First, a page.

This is hopeful (emphasis mine):
"Look, let me talk about the broader issue, this whole notion that I am shifting to the center," he said. "The people who say this apparently haven't been listening to me."
To this, he adds, parenthetically: "And I must say some of this is my friends on the left" and those in the media.
"I am someone who is no doubt progressive," he said, adding that he believes in universal health care and that government has a strong role to play in overseeing financial institutions and cracking down on abuses in bankruptcies and the like.(...)
"I believe in a whole lot of things that make me progressive and put me squarely in the Democratic camp," he said. But, he noted, he does not believe that the active hand of government is a replacement, say, for parental responsibility in education.(...)
"One of the things you find as you go through this campaign, everyone becomes so cynical about politics," Mr. Obama said. There is an "assumption that your must be doing everything for political reasons."
Voters should understand, he said, that they rarely will find themselves in 100 percent agreement with him. "But don't assume that's because I'm just doing it for "political reasons, he said.
"That just means we disagree," he said.
This is positive for several reasons.
First, and most obviously, Obama self-identifies as a progressive twice in this speech. While it is not a replacement for standing up for progressive policies, it is still important for a Democratic nominee to publicly identity with an ideological term associated with the American left. This strikes me as quite novel, as least in recent decades.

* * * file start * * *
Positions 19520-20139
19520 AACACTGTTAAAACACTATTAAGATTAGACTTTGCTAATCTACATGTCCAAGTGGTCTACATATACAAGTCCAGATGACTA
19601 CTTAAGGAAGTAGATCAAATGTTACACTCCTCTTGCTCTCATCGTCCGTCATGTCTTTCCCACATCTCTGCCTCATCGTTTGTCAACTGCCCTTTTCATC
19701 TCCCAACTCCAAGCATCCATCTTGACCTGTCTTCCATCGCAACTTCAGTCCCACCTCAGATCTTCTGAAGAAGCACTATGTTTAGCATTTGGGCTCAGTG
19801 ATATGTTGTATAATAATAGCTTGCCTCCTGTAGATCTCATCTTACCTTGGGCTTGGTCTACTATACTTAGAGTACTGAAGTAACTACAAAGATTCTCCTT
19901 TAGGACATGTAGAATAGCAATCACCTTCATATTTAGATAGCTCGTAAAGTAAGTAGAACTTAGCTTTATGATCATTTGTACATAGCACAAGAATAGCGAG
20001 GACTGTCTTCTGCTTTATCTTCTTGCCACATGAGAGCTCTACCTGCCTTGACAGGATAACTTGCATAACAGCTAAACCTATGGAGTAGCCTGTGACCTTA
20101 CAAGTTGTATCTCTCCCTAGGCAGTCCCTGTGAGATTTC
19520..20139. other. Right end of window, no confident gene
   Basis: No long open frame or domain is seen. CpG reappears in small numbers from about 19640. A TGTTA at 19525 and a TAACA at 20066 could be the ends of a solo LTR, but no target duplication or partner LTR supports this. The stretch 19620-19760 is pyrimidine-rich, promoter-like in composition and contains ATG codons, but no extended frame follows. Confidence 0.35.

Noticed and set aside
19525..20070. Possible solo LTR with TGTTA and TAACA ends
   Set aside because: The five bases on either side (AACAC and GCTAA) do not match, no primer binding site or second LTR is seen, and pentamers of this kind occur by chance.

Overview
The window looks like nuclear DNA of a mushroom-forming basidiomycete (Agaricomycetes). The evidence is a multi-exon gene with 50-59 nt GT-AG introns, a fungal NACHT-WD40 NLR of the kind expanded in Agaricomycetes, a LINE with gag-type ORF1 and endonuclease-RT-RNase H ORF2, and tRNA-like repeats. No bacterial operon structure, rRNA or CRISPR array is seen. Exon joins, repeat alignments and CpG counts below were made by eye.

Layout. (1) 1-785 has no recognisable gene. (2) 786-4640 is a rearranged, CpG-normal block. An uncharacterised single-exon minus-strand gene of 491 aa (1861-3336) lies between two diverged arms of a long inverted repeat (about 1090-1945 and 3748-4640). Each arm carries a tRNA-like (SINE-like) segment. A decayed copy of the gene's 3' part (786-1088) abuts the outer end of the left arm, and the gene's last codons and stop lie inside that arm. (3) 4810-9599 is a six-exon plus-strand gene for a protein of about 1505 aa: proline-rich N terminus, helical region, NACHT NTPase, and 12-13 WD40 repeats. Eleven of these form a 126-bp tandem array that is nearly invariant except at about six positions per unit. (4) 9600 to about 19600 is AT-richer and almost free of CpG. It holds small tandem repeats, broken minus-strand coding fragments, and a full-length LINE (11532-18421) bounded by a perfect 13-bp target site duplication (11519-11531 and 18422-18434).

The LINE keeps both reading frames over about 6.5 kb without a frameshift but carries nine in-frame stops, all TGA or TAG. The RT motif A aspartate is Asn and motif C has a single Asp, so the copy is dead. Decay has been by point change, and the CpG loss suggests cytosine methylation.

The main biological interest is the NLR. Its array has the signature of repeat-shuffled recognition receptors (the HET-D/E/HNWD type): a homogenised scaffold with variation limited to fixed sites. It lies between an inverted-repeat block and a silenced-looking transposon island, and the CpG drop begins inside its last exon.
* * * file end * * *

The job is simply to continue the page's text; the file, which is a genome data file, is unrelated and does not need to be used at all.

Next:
Second, Obama also self-identifies as a Democrat, rather than his typical post-partisan rhetoric. This is good both because it helps build up the Democratic brand, and because it will actually be new Democrats, not Independents or Republicans, who carry Obama to victory.
Third, the speech is actually directed at what Obama calls "my friends on the left." I can't remember a Presidential nominee specifically courting left wing voters and activists before. Honestly, I really can't. This is a sign of increased respect and being taken more seriously. The Obama FISA group played an important role in this regard.
Fourth, Obama says, bluntly, to take him at his word. Since it is now vogue to believe that Obama has secret plans to stand up for left-wing policies that differ from his public statements, it is nice to have confirmation from Obama himself that we should stop believing in such secret plans.
Overall, a very positive statement, and a sign that progressives are being taken more seriously. Hopefully, Obama will continue to self-identify as a progressive as the campaign goes on.